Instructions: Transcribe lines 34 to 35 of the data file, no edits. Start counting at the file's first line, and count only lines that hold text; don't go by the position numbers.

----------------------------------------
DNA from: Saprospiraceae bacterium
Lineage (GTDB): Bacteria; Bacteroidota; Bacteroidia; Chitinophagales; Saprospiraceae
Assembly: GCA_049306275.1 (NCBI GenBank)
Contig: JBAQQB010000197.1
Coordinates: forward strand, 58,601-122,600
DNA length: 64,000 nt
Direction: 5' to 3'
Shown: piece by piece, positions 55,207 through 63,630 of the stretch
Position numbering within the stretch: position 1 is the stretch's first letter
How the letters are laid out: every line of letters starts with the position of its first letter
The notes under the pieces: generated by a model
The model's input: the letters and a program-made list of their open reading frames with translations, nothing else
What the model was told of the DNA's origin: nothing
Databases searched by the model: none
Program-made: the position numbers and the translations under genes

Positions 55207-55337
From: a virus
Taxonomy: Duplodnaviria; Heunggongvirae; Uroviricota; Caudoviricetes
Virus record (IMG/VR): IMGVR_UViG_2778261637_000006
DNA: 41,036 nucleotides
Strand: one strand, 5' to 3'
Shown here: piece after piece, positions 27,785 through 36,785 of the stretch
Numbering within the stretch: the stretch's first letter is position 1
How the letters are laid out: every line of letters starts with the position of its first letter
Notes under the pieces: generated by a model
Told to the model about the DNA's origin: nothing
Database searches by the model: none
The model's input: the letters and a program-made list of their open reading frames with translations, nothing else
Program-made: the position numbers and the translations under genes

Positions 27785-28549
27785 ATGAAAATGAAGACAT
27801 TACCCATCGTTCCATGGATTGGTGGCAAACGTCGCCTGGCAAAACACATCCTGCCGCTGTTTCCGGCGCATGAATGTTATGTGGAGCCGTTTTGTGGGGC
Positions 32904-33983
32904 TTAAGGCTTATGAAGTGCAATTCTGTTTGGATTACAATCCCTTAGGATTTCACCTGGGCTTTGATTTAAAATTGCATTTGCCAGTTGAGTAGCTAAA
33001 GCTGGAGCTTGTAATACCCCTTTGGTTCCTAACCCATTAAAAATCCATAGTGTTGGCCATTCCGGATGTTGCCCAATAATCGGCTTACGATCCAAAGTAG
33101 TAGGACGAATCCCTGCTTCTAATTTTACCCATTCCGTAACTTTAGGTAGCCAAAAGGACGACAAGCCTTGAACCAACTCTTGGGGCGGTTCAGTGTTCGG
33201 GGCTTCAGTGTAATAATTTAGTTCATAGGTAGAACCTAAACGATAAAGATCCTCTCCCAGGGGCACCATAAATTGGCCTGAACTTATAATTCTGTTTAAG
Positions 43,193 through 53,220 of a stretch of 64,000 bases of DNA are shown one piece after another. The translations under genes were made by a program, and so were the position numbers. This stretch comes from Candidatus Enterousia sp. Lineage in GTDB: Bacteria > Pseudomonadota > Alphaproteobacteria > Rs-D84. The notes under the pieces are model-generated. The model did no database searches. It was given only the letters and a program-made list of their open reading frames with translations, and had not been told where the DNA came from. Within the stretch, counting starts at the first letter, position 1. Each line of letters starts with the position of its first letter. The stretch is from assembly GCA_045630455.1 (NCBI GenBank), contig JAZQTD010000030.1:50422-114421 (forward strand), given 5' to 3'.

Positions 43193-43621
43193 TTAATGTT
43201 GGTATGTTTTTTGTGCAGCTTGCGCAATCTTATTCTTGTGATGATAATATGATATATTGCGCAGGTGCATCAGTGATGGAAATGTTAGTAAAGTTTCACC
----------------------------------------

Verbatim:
32904 TTAAGGCTTATGAAGTGCAATTCTGTTTGGATTACAATCCCTTAGGATTTCACCTGGGCTTTGATTTAAAATTGCATTTGCCAGTTGAGTAGCTAAA
33001 GCTGGAGCTTGTAATACCCCTTTGGTTCCTAACCCATTAAAAATCCATAGTGTTGGCCATTCCGGATGTTGCCCAATAATCGGCTTACGATCCAAAGTAG